Dodged bullets

How the Bush administration shot -- and missed -- on some Western issues

 

THE BULLET
Selling public lands to fill federal coffers

THE DODGE
Under the banner of deficit reduction, in 2005, Rep. Jim Gibbons, R-Nev., and Rep. Richard Pombo, R-Calif., tried to overturn an 11-year moratorium on selling federal land to mining companies. Their proposal would have let companies buy public land for as little as $1,000 per acre, then potentially sell it for development. Outraged hunters and conservationists convinced Western politicians to sink the proposal.

The next year, Bush floated a budget proposal directing the Forest Service and BLM to generate more than $1 billion by selling off land. Again, Western politicians killed the idea. 

RELOAD FACTOR*

5 bullets
Despite the burgeoning deficit, this idea isn't likely to return under the Obama administration. In the long haul, however, a land sell-off will doubtless be suggested again.

•••

THE BULLET
Rewriting the mission of the Park Service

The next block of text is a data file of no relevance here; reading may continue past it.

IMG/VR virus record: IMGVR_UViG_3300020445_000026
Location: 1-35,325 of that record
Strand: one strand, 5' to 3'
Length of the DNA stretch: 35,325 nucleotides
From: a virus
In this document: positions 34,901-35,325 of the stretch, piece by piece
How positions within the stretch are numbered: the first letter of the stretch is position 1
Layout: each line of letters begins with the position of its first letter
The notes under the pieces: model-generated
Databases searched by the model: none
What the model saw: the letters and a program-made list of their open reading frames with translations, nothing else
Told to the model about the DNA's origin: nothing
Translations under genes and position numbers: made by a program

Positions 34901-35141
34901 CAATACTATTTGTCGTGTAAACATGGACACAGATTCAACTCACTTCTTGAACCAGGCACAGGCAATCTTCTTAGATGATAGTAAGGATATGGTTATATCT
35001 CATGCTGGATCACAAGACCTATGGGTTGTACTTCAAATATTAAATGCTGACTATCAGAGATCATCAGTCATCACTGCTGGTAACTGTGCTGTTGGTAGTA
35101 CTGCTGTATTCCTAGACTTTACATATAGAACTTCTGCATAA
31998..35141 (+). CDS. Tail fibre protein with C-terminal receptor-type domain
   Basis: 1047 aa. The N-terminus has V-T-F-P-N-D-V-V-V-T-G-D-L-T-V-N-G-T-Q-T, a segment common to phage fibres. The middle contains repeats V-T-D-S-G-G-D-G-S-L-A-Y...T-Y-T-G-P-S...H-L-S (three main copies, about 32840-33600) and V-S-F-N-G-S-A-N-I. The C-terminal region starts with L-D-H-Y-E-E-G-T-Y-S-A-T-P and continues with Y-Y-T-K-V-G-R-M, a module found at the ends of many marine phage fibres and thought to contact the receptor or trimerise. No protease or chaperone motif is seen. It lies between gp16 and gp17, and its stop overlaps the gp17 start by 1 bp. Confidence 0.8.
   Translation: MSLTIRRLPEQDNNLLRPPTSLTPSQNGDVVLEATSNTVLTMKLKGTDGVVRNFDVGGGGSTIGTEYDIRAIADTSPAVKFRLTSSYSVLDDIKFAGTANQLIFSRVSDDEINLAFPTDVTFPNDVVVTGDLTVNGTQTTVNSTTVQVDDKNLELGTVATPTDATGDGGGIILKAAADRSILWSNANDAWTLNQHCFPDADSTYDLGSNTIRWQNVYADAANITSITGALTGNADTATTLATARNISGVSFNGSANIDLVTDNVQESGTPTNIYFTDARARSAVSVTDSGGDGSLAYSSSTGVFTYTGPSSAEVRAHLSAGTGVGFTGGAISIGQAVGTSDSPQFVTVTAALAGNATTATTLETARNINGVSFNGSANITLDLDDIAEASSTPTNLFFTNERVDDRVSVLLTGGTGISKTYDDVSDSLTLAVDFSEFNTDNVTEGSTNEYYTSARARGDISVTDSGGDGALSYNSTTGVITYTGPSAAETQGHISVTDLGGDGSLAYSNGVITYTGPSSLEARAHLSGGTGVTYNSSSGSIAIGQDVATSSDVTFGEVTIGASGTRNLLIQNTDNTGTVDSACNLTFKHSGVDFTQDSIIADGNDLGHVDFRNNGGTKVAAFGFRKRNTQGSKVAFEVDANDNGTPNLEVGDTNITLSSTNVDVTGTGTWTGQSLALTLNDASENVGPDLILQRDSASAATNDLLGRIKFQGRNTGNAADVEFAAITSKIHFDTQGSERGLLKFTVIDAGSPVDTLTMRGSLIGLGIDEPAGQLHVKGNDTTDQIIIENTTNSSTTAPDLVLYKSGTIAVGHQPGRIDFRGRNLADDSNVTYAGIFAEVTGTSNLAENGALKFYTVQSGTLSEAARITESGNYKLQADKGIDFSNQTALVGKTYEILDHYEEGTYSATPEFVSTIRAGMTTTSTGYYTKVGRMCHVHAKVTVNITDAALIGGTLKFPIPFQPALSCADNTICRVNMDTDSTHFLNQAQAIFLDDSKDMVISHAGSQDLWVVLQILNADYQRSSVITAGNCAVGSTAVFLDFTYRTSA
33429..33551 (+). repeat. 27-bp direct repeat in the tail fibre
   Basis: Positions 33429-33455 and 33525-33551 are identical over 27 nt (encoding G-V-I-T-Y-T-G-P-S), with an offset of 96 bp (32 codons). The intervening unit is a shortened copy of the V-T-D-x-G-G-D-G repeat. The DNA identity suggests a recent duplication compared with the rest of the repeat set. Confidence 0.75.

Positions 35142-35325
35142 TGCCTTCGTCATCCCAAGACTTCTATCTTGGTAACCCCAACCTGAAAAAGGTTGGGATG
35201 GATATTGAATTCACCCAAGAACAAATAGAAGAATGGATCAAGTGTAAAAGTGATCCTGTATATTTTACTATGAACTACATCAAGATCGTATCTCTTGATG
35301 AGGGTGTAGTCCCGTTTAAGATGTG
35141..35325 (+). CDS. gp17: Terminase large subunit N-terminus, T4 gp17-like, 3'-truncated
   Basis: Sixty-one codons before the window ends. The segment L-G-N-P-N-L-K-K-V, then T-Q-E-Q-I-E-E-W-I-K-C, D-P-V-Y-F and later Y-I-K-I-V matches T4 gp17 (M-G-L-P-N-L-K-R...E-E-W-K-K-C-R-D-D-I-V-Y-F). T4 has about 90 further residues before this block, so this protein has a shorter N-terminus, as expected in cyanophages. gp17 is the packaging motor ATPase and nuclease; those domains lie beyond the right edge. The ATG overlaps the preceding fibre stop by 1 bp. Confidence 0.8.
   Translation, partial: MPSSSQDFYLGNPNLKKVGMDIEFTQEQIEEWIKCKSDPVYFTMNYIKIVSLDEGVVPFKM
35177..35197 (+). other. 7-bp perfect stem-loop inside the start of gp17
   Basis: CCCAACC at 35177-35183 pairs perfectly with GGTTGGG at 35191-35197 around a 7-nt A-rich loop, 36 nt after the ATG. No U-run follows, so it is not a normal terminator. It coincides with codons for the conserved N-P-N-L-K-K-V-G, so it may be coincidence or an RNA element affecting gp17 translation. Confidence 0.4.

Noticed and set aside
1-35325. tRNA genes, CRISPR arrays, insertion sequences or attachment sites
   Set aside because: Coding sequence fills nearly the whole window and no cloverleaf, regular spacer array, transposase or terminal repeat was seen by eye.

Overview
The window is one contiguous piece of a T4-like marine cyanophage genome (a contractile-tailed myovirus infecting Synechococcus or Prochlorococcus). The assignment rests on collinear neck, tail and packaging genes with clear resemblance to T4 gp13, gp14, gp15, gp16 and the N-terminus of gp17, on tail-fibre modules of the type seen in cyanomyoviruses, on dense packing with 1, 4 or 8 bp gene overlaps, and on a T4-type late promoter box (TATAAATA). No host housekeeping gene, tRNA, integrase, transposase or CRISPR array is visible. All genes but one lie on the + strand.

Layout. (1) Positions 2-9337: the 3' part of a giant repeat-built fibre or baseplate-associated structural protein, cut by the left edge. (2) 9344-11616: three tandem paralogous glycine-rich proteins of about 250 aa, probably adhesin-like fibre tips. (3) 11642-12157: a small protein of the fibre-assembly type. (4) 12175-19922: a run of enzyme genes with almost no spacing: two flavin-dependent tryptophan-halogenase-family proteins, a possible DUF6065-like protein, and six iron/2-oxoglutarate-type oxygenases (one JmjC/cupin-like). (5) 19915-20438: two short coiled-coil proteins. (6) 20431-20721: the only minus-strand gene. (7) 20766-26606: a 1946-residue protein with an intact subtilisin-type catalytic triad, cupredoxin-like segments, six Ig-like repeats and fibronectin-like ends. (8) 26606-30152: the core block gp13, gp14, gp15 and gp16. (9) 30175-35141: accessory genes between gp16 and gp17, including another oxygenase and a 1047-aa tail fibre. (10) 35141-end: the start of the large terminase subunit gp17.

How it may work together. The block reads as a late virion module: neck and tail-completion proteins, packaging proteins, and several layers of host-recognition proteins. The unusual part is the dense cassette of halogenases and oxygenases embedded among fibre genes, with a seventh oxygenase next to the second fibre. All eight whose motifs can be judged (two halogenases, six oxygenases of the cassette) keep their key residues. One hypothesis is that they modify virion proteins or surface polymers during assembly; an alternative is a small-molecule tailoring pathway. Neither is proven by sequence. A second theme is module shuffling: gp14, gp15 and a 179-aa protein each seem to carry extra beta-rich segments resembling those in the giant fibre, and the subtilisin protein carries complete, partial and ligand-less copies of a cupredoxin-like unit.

THE DODGE
Our national parks really need more snowmobiles, jet skis, hunting and livestock grazing.  At least, that's what Bush political appointee Paul Hoffman seemed to think. As Interior's deputy assistant secretary for fish, wildlife and parks, Hoffman secretly tried to revise National Park Service management policy in late 2005 to weaken environmental protection and boost commercial interests. After Hoffman's draft was leaked, public protest caused the Park Service to backpedal, rewriting the document and then attributing it to over 100 NPS employees, none of whom were ever identified. In 2006, then-incoming Interior Secretary Dirk Kempthorne tossed Hoffman's draft and transferred him. Hoffman retired from Interior in August 2008 and now writes his own blog: "Talk It Up America: The Good News consistent with Philippians 4:8." 

RELOAD FACTOR*

1 bullet
Another attempt at mission derailment is unlikely. President-elect Obama, asked about his stance on national parks by Backpacker magazine, promised to put science above special interests and "make good on the promise that President Bush has broken."

•••

THE BULLET
Completely overhauling the Endangered Species Act

THE DODGE
Long the Holy Grail of the anti-regs crowd, "reform" of this bedrock law has been tried numerous times. Between 1997 and 2005, Rep. Pombo made no less than a dozen attempts to make the act more industry-friendly.